Too Many Fingers in the Pie

Just to make the process more interesting, another counterproductive element is commonly encountered: an additonal party in the distribution chain, perhaps the “master distributor” or some kind of intermediary which has snagged the “world wide marketing rights” for this new product.

Often, this is someone close to the manufacturer/inventor, and this party usually isn’t a professional distributor/marketer (they just happened to be the first person who gushed enthusiasm over the product). The superfluous participant inevitably takes a high percentage of the overall margin for doing little if anything of value for anybody.

My advice is: any party in the supply chain which doesn’t add value equivalent to their reward will either ruin the business or be edged out eventually. There is no room in today’s distributing for parasites.

Marriages of virgin maker and/or virgin seller are destined for distribution purgatory, if not destinations below. A bad exclusive agreement stymies early market development, poisons some sales and can lead to nasty litigation. If either party has good business instincts, then the actual behaviour and actions will tend to gravitate to business realities. That is, one or both parties will increasingly ignore the contract, and operate in the most economically efficient manner. It’s that market thing.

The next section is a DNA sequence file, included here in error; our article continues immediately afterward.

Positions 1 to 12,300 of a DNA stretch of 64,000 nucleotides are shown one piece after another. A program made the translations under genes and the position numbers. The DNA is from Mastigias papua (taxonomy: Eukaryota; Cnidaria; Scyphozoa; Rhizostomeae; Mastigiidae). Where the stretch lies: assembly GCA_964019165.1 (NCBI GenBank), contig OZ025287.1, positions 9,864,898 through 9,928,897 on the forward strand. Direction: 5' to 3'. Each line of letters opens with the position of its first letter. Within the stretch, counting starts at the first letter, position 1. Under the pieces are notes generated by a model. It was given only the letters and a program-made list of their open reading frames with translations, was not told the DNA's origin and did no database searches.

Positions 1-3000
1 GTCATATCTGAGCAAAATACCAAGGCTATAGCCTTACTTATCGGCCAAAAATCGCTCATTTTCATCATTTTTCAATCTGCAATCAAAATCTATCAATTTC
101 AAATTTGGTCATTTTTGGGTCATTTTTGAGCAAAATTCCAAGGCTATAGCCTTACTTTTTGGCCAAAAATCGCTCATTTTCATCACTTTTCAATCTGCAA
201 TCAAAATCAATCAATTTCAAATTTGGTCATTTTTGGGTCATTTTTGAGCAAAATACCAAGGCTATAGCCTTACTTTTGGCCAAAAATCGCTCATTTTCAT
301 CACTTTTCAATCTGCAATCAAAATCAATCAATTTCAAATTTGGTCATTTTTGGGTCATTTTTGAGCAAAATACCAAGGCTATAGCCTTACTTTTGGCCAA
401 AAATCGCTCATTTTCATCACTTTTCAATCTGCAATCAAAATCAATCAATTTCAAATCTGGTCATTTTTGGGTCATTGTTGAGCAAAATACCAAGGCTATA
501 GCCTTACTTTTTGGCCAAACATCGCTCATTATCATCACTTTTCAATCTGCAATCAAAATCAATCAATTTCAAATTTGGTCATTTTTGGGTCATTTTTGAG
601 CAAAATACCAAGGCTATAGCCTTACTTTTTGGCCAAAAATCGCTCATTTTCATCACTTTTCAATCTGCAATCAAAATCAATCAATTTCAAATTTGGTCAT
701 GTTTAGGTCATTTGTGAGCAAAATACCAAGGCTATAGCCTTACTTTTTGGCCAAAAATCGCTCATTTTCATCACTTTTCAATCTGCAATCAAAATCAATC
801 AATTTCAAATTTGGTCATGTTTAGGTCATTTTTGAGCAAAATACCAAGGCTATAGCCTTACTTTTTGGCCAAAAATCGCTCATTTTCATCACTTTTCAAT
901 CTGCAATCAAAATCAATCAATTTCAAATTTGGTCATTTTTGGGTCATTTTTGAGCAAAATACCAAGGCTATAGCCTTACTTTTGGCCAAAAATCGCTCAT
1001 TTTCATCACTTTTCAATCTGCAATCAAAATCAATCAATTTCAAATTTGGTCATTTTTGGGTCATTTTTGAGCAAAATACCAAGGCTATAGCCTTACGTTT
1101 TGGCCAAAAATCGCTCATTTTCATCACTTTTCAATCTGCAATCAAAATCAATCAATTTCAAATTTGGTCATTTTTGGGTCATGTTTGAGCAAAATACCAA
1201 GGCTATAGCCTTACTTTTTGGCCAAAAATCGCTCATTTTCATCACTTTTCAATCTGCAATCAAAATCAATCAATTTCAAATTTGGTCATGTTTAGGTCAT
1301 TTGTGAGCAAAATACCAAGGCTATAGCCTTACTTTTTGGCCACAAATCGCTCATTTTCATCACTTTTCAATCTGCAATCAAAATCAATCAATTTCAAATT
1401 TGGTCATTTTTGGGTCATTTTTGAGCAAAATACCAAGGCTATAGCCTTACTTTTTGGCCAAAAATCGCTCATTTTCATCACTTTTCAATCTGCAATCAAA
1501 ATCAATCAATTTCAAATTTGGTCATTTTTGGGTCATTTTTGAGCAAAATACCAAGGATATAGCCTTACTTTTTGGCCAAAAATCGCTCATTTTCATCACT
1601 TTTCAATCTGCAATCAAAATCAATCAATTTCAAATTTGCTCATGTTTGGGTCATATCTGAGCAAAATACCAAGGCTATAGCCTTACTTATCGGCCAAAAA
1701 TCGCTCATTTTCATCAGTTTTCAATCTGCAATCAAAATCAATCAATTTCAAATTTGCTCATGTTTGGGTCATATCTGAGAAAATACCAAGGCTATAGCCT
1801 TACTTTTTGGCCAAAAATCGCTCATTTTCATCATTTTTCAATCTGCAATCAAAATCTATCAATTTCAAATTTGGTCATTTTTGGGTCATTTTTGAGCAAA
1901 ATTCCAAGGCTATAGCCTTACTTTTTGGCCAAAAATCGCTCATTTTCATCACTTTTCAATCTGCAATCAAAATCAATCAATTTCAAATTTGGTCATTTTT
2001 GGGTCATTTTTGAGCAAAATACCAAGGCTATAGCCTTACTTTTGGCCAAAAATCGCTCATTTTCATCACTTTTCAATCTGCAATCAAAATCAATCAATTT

For example, the distributor will work to avoid/destroy/eliminate an up-chain party which is stealing precious margin points without delivering commensurate value. Manufacturers will soon realize their new exclusive distributor doesn’t have a clue (and can’t buy one either), and will commence dealings with other sellers. The distributor will discount to reach sales milestones, and try to negotiate pricing concessions. Meanwhile, the competition passes by.

Pearls of Wisdom(?)

The solution? Here are some suggestions:

1. Bite off only what you can chew! Manufacturers should grant any one distributor a modest initial territory, non-exclusively. More territory, and perhaps exclusivity, can be earned if sales are achieved. Both maker and sellee can use the initial small territory to experiment, to make their mistakes, and then to make essential adjustments to price, marketing and the product itself, without blowing their brains out with a national rollout.